[confirmed] 21,485 clear text passwords stolen from Billabong

Powered by SC Magazine
 

Clear text passwords published online.

More than 21,000 clear text passwords have been stolen from Australian surfwear icon Billabong and published online.

The breach has yet to be confirmed. SC has notified the company’s IT desk and provided a link to the codepaste site where the details were uploaded.

Billabong was previously unaware of the breach.

Hacktivists released the credentials under #WikiBoatWednesday, an event popular in hacktivist Twitter circles where groups publish stolen data caches online.

Other administrator database tables and information was released, including hashed passwords.

Here's what Billabong told SC.

"At this stage, we understand that the customer database contains personal information of certain customers of the website, but no financial data.  We view this attack as an extremely serious matter and have taken urgent action to contain the incident and prevent further attacks occurring. We are continuing to gather information about the incident and to establish the extent and nature of the data that may have been accessed.  We will take further appropriate measures as new information comes to light".

The leak comes a day after news broke that some 450,000 Yahoo! Voice email addresses and clear text passwords were uploaded to the internet.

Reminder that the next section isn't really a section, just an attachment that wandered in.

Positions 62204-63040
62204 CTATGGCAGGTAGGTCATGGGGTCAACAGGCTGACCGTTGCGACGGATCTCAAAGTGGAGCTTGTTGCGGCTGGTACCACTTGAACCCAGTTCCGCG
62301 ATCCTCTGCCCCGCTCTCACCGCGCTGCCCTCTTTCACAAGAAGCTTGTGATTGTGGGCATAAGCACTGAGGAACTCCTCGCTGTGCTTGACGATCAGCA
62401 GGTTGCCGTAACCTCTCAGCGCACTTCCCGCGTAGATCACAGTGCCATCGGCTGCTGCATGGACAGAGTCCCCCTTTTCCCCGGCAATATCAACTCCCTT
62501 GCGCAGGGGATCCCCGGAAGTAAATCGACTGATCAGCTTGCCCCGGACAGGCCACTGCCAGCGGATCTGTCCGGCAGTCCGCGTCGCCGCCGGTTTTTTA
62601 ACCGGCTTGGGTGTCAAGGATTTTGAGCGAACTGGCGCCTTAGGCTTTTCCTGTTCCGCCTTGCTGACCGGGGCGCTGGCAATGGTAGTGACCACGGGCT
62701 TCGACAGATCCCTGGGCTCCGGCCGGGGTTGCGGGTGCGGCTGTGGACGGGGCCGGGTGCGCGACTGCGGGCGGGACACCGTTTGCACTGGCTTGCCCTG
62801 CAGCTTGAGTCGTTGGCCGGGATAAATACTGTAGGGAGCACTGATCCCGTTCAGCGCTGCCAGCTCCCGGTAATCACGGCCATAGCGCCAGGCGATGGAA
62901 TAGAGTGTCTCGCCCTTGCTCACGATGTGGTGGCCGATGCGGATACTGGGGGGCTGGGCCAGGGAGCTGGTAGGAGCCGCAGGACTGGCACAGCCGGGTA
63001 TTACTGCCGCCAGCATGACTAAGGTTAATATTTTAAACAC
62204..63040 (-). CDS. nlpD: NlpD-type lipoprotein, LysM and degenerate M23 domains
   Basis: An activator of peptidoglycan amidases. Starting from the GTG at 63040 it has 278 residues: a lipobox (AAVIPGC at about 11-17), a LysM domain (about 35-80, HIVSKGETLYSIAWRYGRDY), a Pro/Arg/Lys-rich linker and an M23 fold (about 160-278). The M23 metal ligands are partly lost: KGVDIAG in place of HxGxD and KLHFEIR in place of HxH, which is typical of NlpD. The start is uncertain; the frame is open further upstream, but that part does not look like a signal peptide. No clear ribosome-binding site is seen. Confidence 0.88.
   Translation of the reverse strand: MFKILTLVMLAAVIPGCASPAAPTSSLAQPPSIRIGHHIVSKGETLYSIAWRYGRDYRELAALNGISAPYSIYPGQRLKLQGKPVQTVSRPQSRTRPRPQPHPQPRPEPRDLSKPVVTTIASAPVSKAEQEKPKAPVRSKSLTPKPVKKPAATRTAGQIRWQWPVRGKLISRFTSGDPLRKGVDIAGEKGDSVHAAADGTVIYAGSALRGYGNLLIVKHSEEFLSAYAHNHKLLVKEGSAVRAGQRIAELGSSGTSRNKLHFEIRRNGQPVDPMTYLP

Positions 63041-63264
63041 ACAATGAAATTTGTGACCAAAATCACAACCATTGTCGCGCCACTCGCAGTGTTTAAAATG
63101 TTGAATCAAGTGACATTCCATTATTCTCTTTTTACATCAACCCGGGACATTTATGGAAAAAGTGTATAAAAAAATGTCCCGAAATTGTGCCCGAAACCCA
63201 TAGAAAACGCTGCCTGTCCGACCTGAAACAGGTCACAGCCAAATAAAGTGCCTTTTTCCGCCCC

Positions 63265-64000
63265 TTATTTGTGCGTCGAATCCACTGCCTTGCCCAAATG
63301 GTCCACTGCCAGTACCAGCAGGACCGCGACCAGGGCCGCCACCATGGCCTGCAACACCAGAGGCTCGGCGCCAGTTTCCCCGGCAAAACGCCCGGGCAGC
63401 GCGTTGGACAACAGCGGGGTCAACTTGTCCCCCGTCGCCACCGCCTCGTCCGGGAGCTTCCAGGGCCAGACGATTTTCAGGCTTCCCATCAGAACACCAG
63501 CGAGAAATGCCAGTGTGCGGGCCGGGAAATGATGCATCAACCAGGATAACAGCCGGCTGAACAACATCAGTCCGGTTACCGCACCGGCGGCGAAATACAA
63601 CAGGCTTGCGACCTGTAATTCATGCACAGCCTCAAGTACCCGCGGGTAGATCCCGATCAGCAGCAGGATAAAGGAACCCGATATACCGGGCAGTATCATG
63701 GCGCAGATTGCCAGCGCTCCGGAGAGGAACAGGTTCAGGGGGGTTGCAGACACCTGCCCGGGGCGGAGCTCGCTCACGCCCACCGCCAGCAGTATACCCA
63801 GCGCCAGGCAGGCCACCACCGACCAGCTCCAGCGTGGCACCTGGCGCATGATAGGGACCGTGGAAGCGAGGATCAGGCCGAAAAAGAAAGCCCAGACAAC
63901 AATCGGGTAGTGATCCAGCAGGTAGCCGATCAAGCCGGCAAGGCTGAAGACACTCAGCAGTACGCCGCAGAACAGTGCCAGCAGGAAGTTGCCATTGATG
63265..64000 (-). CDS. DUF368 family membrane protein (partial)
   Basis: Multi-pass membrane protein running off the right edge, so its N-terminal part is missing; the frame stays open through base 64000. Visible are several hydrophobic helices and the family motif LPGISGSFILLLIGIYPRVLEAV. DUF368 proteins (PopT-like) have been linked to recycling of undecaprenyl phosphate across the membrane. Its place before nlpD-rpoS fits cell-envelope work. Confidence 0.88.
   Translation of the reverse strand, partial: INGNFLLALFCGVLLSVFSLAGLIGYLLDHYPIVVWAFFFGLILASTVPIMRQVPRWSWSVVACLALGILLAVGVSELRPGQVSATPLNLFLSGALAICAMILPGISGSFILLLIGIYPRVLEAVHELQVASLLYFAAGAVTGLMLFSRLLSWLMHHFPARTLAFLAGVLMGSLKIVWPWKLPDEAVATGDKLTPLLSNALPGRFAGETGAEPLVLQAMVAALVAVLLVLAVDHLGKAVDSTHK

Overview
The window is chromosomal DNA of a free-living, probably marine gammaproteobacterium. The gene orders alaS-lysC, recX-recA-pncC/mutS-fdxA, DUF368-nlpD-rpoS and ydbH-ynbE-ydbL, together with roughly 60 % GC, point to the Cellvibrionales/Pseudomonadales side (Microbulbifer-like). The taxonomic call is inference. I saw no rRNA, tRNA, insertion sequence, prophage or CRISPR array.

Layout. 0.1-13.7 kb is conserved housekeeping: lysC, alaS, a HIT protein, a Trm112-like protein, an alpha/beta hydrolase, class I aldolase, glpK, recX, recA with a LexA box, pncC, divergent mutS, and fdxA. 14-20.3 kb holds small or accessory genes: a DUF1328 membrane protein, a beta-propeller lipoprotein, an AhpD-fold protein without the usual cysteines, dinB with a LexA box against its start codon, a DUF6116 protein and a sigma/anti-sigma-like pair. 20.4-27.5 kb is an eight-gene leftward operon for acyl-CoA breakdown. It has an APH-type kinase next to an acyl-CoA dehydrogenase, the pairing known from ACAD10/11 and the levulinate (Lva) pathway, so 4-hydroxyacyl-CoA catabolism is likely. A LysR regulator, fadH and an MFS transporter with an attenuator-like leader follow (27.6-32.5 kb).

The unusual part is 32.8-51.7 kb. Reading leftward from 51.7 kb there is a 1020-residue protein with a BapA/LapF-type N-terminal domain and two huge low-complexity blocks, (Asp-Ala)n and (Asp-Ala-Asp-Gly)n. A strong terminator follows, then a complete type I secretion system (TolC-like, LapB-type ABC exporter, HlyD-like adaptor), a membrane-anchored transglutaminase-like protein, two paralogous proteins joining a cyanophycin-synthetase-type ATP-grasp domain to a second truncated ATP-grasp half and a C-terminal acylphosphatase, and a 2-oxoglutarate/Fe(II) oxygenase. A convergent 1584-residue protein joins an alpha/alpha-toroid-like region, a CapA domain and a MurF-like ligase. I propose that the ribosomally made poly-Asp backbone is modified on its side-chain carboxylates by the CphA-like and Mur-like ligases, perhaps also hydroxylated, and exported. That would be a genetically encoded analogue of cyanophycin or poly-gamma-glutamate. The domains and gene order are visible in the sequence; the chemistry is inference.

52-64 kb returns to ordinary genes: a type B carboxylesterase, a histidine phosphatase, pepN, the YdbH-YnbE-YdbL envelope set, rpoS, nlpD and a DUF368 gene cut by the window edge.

Yahoo! told SC only five per cent of the records were legitimate. 

Updated 5:20PM.

Copyright © SC Magazine, Australia


[confirmed] 21,485 clear text passwords stolen from Billabong
 
 
 
Top Stories
Photos: Global Switch opens Sydney East data centre
First stage opened, to some fanfare.
 
ATO releases long-awaited Bitcoin guidance
Everyday investors escape the tax man.
 
Why the Weather Bureau’s new supercomputer is a 'gamechanger'
IT transformation starts to reap results.
 
 
Sign up to receive iTnews email bulletins
   FOLLOW US...
Latest Comments
Polls
Which is the most prevalent cyber attack method your organisation faces?




   |   View results
Phishing and social engineering
  68%
 
Advanced persistent threats
  3%
 
Unpatched or unsupported software vulnerabilities
  12%
 
Denial of service attacks
  7%
 
Insider threats
  11%
TOTAL VOTES: 468

Vote